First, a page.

The discovery in the state of Veracruz of a block inscribed with symbolic shapes has astounded anthropologists.
Researchers tell Science magazine that they consider it to be the oldest example of writing in the New World.
The inscriptions are thought to have been made by the Olmecs, an ancient pre-Colombian people known for creating large statues of heads.
Co-author Stephen Houston of Brown University in Providence, Rhode Island, US, said it was a "tantalising discovery".
"I think it could be the beginning of a new era of focus on Olmec civilisation," he said.
"It's telling us that these records probably exist and that many remain to be found. If we can decode their content, these earliest voices of Mesoamerican civilisation will speak to us today."
The slab has been dated to the early first millennium BC. It appears to have been made by the Olmec civilisation of Mesoamerica, a geographical region located between the Sinaloa River valley in northern Mexico and the Gulf of Fonseca south of El Salvador.
The area, once home to the Aztecs, Mayas and their predecessors, covers much of Mexico, Guatemala, Belize, El Salvador, and western Honduras.
The Olmecs appeared on the coast of the Gulf of Mexico around 1,200 BC. They are known to have carved glyphs - a symbolic figure or character that stands for a letter, sound, or word - since around 900 BC, but scholars are divided over whether this can be classified as true writing.
The stone slab, named the "Cascajal block", was first uncovered by road builders digging up an ancient mound at Cascajal, outside San Lorenzo, in the late 1990s.
It weighs about 12kg (26lbs) and measures 36cm (14in) in length, 21cm (8in) in width and 13cm (5in) in thickness. Its text consists of 62 signs, some of which are repeated up to four times.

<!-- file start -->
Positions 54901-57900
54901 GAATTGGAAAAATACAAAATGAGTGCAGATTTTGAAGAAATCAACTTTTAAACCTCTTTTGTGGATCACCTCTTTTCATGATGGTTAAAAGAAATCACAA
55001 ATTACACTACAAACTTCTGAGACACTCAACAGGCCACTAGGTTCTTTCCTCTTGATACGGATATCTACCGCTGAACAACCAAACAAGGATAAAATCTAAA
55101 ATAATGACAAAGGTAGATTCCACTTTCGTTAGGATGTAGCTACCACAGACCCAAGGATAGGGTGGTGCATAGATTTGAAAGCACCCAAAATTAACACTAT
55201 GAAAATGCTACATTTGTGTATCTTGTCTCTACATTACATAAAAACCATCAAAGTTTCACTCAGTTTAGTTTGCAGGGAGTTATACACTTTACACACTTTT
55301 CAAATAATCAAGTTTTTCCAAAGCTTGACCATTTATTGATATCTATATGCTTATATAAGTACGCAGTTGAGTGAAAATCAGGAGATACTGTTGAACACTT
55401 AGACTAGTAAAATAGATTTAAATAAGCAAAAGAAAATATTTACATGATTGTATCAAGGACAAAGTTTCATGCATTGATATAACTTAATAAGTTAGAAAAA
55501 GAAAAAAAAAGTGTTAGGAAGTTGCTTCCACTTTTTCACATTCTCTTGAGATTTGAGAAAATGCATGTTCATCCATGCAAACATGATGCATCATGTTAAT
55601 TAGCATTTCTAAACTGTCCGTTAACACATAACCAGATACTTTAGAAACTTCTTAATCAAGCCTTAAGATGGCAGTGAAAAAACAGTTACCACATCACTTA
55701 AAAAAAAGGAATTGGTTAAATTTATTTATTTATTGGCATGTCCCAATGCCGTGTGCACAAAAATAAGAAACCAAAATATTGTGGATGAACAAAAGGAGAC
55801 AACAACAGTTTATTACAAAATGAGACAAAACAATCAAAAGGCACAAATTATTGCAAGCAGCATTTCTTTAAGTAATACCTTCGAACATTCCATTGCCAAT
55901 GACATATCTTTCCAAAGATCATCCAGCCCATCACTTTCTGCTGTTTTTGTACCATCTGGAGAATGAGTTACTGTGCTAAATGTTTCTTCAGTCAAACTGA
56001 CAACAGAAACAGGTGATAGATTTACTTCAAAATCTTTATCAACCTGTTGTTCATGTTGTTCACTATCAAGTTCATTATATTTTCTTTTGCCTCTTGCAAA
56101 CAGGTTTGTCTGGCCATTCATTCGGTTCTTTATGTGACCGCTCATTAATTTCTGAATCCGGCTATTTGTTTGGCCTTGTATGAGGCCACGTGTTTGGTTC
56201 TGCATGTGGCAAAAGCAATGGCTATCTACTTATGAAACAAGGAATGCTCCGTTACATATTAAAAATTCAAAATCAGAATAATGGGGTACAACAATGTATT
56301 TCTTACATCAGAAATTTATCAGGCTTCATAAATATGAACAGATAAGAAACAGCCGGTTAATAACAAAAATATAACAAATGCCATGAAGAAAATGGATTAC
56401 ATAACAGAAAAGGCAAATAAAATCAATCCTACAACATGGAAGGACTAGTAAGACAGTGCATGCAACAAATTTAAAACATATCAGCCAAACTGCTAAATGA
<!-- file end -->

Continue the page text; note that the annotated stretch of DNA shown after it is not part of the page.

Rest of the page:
Mexican archaeologists Carmen Rodríguez and Ponciano Ortíz were the first to recognise the importance of the find, and it was examined by international archaeologists earlier this year.
The team says the text "conforms to all expectations of writing" because of its distinct elements, patterns of sequencing, and consistent reading order.
Commenting on the discovery, Mary Pohl, of Florida State University in Tallahassee, said she believed the authors had made a good case.
"I think it's a hugely important and symbolic find," she told the BBC News website. "It's new and further evidence that [the Olmecs] had writing and had text."
The block was carved from precious serpentine rock, suggesting it was probably a holy object used by high orders of society for some kind of ritual activity, she said.
The inscription is indecipherable but scientists hope that further excavations at the site could give clues to its content.
"I think more things will be found," said Dr Pohl. "We can make some progress although I don't think we'll ever be able to decipher it completely."
The Sumerians, who lived in Mesopotamia, what is now southern Iraq, are generally regarded to be the first people to develop a form of writing around 5,000 years ago; although there have been even older claims made for Chinese inscriptions.